City Paper is not for tourists
SENIOR MINISTER: The Rev. Robert Hardies
CONGREGATION SIZE: 780
SERVICE LENGTH: 62 minutes
POSTSERVICE KIBiTZING LENGTH: 26 minutes
SAMPLE WORSHIPPER DRESS: Jean shorts, a white Oxford shirt, and Velcro sandals
Visitors, as well as a few regulars, stop at the “welcome table” before and after the service to get name tags. Between hymns from the Unitarian Universalist hymnal,
congregants—including Jews, Christians, and Buddhists—greet each other with handshakes and hugs. “I like to think that we have 780 members but 900 versions of what God means,” says welcoming coordinator Kevin Rosseel.
FOOD FOR THE SOUL
The sermon, titled “Born Again and Again and Again,” critiqued both the religious right with its “born again” bumper stickers and liberals for being “sometimes complacent about the need for people to experience transformation in their lives.” Says Hardies: “When a loved one dies and we find the strength to go on, we are born again. When we come out of the closet and find the strength to be openly gay or lesbian, we are born again.”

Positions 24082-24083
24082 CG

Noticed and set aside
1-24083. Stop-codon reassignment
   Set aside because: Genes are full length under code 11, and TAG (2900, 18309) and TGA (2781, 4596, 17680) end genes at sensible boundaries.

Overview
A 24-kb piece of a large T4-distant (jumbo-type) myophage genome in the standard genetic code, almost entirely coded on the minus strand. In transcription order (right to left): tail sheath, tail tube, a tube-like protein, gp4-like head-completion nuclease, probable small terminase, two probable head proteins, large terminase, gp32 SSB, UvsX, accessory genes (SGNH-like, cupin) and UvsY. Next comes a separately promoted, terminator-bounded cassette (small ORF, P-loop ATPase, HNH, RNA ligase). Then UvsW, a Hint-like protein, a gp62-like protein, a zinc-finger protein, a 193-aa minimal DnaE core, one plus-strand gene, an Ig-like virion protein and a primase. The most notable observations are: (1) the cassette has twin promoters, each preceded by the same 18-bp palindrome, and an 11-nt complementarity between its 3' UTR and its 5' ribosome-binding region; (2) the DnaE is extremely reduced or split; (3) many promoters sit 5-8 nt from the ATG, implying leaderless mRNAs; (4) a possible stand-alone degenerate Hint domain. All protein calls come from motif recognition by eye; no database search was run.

FOOD FOR THE BODY
No food or drinks are currently being served. Sunday lunches begin after Labor Day.
OVERALL WORSHIP POWER RATING
Congregants failed to make a rush for the door when the service came to an end; dozens chatted in the pews for nearly a half-hour afterward. While Unitarians lack definitive religious tenets, All Souls houses an inquisitive flock. Explains Rosseel, “People get charged up after they hear [Hardies] speak. Then they want to ask questions.”
Art accompanying story in the printed newspaper is not available in this archive: Photograph by Darrow Montgomery.